4) The Big Four Bridge
(view from the bridge)
Recently opened in 2013 and completed in 2014, the bridge is a great way to see the city and the Ohio river. The walk to the Jeffersonville, Indiana side and back to Louisville equates to two miles and is welcome to both bicycles and people of all ages. Also a must-visit at night when the bridge lights up! Also a great place to capture photos of the sunset and sunrise.
5) Waverly Hills Sanatorium
In for a fright? Waverly Hills is the place to go. Once an old tuberculosis hospital, now known as “one of the most haunted places on earth.” Originally, in 1883, Waverly Hills was opened as a one room school house, but when the tuberculosis epidemic broke out in Valley Station and Pleasure Ridge, construction began to open a hospital. From 1910 to 1961, the Sanatorium hosted hundreds of patients suffering with the horrific disease; the Sanatorium was a community within itself and was considered one of the most well-equipped places to deal with the disease. Now, the Sanatorium is open for tours between March and August, and as a haunted house from the end of September until October.
6) Attend a Cardinal Football Game
Whether you ‘bleed red’ for the Cards or simply enjoy a good game of football, this is the place to go. The most ‘important’ game of the season and most competitive is the University of Louisville/University of Kentucky (the Wildcats) game. Football fanatics and fans alike dress head-to-toe in their teams’ colors and host parties to see this football game. Go Cards!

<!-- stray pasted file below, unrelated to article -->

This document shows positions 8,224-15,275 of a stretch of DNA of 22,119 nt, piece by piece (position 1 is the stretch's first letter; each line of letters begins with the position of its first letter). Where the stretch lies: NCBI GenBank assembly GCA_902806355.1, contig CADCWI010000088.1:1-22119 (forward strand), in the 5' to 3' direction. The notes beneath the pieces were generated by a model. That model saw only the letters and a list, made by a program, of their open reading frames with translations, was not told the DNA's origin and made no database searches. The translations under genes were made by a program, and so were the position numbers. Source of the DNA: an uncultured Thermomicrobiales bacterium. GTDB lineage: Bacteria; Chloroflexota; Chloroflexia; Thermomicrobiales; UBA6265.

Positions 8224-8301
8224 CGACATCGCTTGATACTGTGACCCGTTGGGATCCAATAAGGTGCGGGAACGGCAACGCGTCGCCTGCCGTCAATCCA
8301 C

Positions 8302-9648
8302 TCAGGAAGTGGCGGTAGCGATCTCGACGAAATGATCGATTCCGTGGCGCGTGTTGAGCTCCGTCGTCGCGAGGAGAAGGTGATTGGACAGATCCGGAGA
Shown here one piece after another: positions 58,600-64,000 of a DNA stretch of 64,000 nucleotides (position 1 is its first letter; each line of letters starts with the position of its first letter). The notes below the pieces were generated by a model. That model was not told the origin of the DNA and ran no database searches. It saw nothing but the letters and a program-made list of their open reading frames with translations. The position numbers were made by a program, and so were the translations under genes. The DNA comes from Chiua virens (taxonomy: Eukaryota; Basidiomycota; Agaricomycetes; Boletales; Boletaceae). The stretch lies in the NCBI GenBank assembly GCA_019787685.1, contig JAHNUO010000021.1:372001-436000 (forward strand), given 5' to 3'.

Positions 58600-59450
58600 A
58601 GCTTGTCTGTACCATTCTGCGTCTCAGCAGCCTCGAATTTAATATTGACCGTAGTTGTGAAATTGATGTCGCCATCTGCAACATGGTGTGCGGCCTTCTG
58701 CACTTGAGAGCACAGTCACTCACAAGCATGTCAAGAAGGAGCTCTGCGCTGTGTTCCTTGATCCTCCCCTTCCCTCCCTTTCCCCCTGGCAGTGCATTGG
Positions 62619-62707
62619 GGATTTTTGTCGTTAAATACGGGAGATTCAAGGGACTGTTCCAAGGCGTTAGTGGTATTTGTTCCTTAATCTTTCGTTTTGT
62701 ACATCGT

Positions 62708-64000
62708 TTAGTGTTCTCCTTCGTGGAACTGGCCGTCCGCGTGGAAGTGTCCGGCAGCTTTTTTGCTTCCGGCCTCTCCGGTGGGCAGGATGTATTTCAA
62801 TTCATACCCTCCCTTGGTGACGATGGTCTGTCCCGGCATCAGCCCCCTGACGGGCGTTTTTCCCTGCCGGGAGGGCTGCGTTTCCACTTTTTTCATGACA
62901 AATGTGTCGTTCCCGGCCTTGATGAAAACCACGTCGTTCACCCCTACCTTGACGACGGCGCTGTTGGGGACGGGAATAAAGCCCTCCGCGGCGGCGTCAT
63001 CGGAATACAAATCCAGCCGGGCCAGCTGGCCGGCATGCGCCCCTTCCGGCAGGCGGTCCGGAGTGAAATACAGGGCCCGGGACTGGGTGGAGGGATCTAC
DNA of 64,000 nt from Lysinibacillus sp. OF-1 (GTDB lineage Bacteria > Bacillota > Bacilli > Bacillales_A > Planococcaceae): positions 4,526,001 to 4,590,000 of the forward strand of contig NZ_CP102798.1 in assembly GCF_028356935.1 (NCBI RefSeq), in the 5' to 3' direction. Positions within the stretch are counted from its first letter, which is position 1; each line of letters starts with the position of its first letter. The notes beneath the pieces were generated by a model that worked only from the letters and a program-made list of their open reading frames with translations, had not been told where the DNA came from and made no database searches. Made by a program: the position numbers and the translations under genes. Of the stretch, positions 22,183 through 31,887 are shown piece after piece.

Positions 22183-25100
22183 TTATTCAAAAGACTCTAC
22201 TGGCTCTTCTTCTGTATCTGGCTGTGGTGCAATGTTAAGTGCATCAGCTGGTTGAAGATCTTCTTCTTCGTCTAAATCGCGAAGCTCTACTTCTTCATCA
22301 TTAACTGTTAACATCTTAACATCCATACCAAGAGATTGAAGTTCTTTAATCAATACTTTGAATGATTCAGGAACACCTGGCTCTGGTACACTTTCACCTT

7) Bernheim Arboretum and Research Forest
If you like hiking trails or simply enjoy splendid views, this is the place to go. Monday through Friday offers free entrance, but expect to pay $5 to get in on the weekend- however, the $5 is worth it! An exciting event to attend is the ColorFest, usually held in October, where you can enjoy a hayride, a haymaze, and even a pumpkin launch!
8) Actors Theater
Enjoy an amazing performance in the Actors Theater. In the fall months, they put on Dracula, and in the winter months, you can catch a performance of A Christmas Carol– both absolutely amazing! I highly recommend getting front row seats for your showing of Dracula.
9) Take a Ride on the Belle of Louisville
This Mississippi-style steamboat is the oldest operating steamboat in the world, built in 1914 in Pittsburgh, Pennsylvania. You can have lunch or dinner aboard this marvelous steamboat, or simply hop on for a ride up and down the Ohio river; tickets range between $21 and $43 depending on which type you choose. Your ride will include live entertainment or a DJ, as well as a guided tour.
10) Visit Old Louisville
The Old Louisville neighborhood consists of 1200 acres, and there are five different types of tours to take to explore them- or simply grab a map an explore them yourself! The architectural styles of the houses range from Renaissance Revival to Queen Anne and Chateauesque. Moving from west to east, the houses get smaller and less elaborate, but nonetheless beautiful.
While these are only ten things to do in Louisville, Kentucky, there are so many more things to do here. Thank you for reading!
xoxo The Wandress